Eamon O’Shea believes there must be better way to run the National Hurling League

Despite finishing top of the table, Tipperary manager wants the structure changed

Tipperary manager Eamon O'Shea gives Lar Corbett instructions at Semple Stadium on Sunday.  Photograph: Lorraine O'Sullivan/Inpho

Tipperary manager Eamon O'Shea gives Lar Corbett instructions at Semple Stadium on Sunday. Photograph: Lorraine O'Sullivan/Inpho

Tue, Apr 2, 2013, 01:06

If there’s ever a good time to shine a light on the flaws of a league, it’s an hour after you finish on top of it. Eamon O’Shea leaned against a wall in Semple Stadium on Sunday and professed himself both delighted and astonished at how it all shook out.

Tipperary were comfortably the highest scorers in Division 1A but it was their win over Kilkenny in the second round that earned them top spot.

Yet, as O’Shea pointed out, the sprint nature of the league meant that had they not just taken care of business so emphatically against Clare the difference in consequences could have been vastly outweighed the difference in outcomes. Which, when you’re sitting down to plan a competition, must stand as a fairly glaring flaw.

“I could have been standing here going into a relegation battle as well,” he said. “I think you’re going to have to think about the way we structure the league because we’re going Sunday after Sunday. You don’t have time to do much training, you don’t have time to recover.

“That’s a young Clare team that was working really hard to get up a level and it maybe took its toll five Sundays in a row. Now, it’s not for me to comment on another team or anything like that. But I do think it’s time that maybe we took a look at the league. You have to give players time, especially amateur players, to recover. You don’t recover in a week.”

O’Shea didn’t exactly have any fully-formed plans of his own to bring to the table, although in fairness he wasn’t claiming omniscience on the matter either. He did though feel it unfair that the margins had become so tight that there was no room in the league for experimentation.

The six-team league created excitement for the public but it would be difficult to argue that it helped the counties in terms of their preparation for the championship. More teams would mean more variety and, crucially, more wiggle room in which managers could try new things.

“Personally I would prefer to see 10 teams in the league,” said O’Shea. “I mean, if you look at the statistics, you can get relegated winning 40 per cent of your games. If you transferred that across to the Premier League or anything like that, I’d say the points level is up towards 50 points.”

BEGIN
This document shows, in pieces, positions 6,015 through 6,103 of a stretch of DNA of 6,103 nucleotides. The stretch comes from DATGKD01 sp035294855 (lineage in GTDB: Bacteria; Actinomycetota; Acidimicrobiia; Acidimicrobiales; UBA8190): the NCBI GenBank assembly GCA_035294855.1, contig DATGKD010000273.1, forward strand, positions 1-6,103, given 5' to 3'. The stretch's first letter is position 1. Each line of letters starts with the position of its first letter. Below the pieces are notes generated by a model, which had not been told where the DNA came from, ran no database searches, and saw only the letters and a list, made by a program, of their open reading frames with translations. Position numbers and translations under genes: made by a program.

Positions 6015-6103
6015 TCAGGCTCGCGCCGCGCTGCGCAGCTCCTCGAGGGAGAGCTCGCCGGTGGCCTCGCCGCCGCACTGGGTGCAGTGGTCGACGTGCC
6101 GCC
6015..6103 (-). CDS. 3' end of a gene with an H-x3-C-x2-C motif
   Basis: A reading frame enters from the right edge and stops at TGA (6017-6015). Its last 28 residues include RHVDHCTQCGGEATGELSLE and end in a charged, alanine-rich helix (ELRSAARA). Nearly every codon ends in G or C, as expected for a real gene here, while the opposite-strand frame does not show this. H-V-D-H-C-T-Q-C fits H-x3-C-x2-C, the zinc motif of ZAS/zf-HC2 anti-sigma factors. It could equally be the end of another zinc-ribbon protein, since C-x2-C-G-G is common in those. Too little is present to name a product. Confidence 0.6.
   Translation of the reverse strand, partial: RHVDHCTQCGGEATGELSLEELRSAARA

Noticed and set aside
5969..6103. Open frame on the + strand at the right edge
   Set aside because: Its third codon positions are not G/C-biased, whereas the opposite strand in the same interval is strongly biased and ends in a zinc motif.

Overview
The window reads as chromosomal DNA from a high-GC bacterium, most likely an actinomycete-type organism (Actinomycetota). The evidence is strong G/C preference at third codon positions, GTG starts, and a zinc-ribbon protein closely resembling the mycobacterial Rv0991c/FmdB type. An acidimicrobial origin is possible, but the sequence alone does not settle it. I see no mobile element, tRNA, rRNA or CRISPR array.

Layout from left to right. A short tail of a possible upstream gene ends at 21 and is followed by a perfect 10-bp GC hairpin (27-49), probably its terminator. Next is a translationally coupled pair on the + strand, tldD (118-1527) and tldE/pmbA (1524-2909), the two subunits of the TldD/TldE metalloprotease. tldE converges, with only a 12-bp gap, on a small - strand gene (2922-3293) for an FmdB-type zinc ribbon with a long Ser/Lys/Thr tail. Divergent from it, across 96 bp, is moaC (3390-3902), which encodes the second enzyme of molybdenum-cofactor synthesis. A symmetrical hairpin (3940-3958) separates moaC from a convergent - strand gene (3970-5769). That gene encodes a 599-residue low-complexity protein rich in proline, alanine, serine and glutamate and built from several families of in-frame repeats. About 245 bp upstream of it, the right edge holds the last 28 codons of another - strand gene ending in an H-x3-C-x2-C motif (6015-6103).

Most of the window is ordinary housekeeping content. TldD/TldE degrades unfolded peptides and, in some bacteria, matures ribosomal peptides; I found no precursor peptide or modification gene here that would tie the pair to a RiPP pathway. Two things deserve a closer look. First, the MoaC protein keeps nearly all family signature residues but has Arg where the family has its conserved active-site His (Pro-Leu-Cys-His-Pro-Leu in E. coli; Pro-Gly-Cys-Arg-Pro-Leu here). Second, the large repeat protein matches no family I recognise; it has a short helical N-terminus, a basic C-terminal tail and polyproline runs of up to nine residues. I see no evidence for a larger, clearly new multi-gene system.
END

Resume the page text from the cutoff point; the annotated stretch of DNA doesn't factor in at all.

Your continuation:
Highest points total
As it happens, a team winning 40 per cent of its games in a Premier League season would end up with 46 points (well, 45.6 but let’s not drill down to the earth’s core, eh?). O’Shea’s basic point is correct, however. In the history of the Premier League, the highest points total anyone has been relegated with is the 42 that took West Ham down in 2002/’03.

Queens Park Rangers stayed up last year with 37 points, which shakes out at a winning ratio of around 32 per cent. Forty-six points would have got you 13th place in that table, comfortable mid-table mediocrity. The higher the number of teams, the more room for error. Considering that this is the time of year when those errors are supposed to carry least penalty, O’Shea’s idea of increasing the league to 10 teams could have something to say for itself.

“Start it in February and just run it through,” he said. “Forget your football Sundays. We all have big squads. The likes of Dublin, Limerick, Offaly and Wexford, I’d like to be playing those teams as well. I’d like to see two up and two down and we get the next two teams up and we try to raise standards. Now that’s just my own view but I think it is too tight. Having Cork or Clare go down in my view is not right.”

Chances are, that will be the nub of any change if and when it comes. For all the potential excitement of Sunday’s last round of games, it will be interesting to see what happens if, say, Cork are condemned to a year in Division 1B. Shouldn’t make any difference, of course. But that’s not to say it won’t.

“You could have a super four competition over a weekend. Build it up into a super weekend. Like Fitzgibbon Cup. Have a festival of hurling. Get a stadium with 30,000 or 40,000 people and link it to something else,” said O’Shea.